My logging system died rather abruptly one week. It started with the Active Directory account some of our servers use locking. I got the account unlocked–someone else has those rights–and the system came back to life for a while, but then we had to repeat, and each time we repeated, “a while” grew shorter and shorter, bottoming out at about 2 minutes, 40 seconds.
The way you troubleshoot problems like this is by looking at logs. The problem is, you can’t collect very many logs in 2 minutes and 40 seconds.
The logs I did have implicated the collectors. These are servers that reach out to the other Windows servers and pull in the logs and forward them on to centralized log servers for storage and search. Random servers were reporting incorrect user name or password events, attributed to the IP address of one of our busier collectors.
I looked, and, indeed, that collector was trying to collect from those servers. So I disabled the server, then ran a test with the account unlocked. It worked. I re-entered the credentials anyway, because doing this kind of thing for too long makes you paranoid. It worked. So I re-enabled the server, and, minutes later, the account locked.
The error messages reappeared. My collector was fat-fingering the password or something. Computers don’t fat-finger passwords. People do.
So, since I had a computer that was obviously on drugs, I checked the uptime. Way too long. That’s the thing about Windows these days–not all patches require reboots anymore, so you can get insane uptimes again with a little luck. And sometimes that’s not a good thing. Like in this case. So I rebooted all of the collectors. The collectors thanked me by promptly locking the account.
So, the next time I saw our red-team guy, I talked to him. Maybe he was doing something with that account? And maybe if I asked nicely, he would stop?
“Yeah, I saw that account’s been locked for a long time. I was wondering when someone was going to unlock it.”
I told him the story.
“I’ve seen that before. You’ll see events about a wrong password, but those events fire on the second time the account was accessed, and you zero in on that one and never get anywhere, like you’re chasing a ghost.”
That turned out to be the hint I needed, even though it still took a little while. Some of that wasn’t my fault.
With the vendor on the phone, I shut down all of the collectors. We looked at a few other things, including the log collectors’ own plaintext logs, then the vendor asked me a question.
“We have to get a look at the domain controller logs,” he said. “How are we going to get those when that account keeps locking?”
Well, by lucky break or brilliant design, we still had the domain controller logs. A different account collects the DC logs, and those were still humming along. So, off to the log server we went, and we searched on that user ID and the number 4740 to see what we could find.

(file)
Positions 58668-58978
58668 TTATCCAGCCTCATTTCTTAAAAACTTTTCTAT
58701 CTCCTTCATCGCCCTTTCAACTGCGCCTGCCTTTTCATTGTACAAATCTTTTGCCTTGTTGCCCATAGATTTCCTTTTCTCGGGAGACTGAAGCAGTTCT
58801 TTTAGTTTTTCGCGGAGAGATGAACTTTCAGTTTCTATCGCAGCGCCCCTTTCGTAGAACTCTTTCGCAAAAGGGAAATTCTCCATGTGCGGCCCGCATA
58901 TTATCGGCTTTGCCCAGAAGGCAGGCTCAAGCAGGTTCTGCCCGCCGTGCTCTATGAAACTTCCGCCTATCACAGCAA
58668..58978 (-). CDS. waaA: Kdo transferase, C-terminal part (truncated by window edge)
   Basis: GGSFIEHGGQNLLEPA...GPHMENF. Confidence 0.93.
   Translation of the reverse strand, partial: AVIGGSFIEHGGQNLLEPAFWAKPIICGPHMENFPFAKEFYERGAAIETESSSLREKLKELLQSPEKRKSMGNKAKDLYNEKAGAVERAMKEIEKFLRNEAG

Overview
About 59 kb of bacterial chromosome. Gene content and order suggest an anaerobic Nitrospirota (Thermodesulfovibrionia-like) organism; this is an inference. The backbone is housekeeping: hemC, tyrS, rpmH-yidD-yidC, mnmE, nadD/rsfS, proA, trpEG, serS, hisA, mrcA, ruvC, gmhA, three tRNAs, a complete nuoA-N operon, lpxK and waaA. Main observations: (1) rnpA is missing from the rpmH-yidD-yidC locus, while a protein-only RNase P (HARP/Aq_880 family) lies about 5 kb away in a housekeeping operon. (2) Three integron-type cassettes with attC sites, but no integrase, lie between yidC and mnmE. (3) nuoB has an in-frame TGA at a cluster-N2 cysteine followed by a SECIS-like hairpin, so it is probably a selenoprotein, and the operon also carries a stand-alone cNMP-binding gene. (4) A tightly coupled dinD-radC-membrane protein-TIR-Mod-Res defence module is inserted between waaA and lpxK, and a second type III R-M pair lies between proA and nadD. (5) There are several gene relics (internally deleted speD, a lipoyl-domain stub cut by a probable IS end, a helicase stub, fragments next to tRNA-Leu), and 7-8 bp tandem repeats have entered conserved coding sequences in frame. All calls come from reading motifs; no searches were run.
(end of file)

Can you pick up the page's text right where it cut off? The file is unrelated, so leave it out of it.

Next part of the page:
What we found was my ghost–an IP address I didn’t recognize, using something written in Java (the telltale signature was JCIFS and a number), trying to collect logs using that user account.
So I did an nslookup on that IP address. It was our retired log product. But that couldn’t be. Those servers were dead. I’ve seen the bodies. They’re sitting unplugged in a closet, and we pull them out every once in a while when we need a throwaway server to write an image to.
So I sent an IM to a coworker who’s been with the company longer than six months, unlike me. He recognized the name. He thought that server was dead too, though he was less convinced than I was. Connecting to it with a web browser, got a bit of an answer in the form of a nonfunctioning product–but its telltale logo was right there in the upper left corner. We weren’t dealing with a ghost. We were dealing with a zombie.
The server didn’t respond over SSH. I didn’t ask if he tried Telnet. But he was able to connect to it via the management interface and shut it down.
And with that, the account lockouts ended.
This isn’t the first zombie server I’ve dealt with. In the first case, someone deliberately plugged a decommissioned server back in, turned it on, and continued using it. I’m sure in this case it was an accident, like someone bumping a power switch in the data center.
I learned some good lessons through the ordeal though.
Decommissioned servers have ways of finding themselves back in service. I saw it happen 15 years ago in a completely insecure environment, and now I’ve seen it happen in a highly secured datacenter. When you decommission a server, make sure it can’t come back. If you can’t unrack the server and haul it away right away, uncable it and take the cables with you when you power it down for what’s supposed to be the last time, at the very least.
Segment your logging accounts. Our domain controllers used a different account for log collection. That wasn’t something we saw as a good thing, but sometimes brilliant design happens unintentionally. Since we had multiple accounts in use–three, in fact–we still had access to some very useful logs even with one of the accounts locked. This was always supposed to be a temporary arrangement, but I’m going to push for it to be permanent.
Turn down the noise. I think the process that was truly locking the account was there in the logs all along, but it was buried from view. By turning the failing product completely off and leaving it off for a while, I could see there really was something else using the account. But this time, I actually saw it, rather than an endless stream of my system trying to use a locked account and having it logged as an incorrect password rather than simply a lock. I had to cast a wider net to find it–searching 60 minutes of logs rather than five–but by eliminating the noise, I found it, and rather quickly.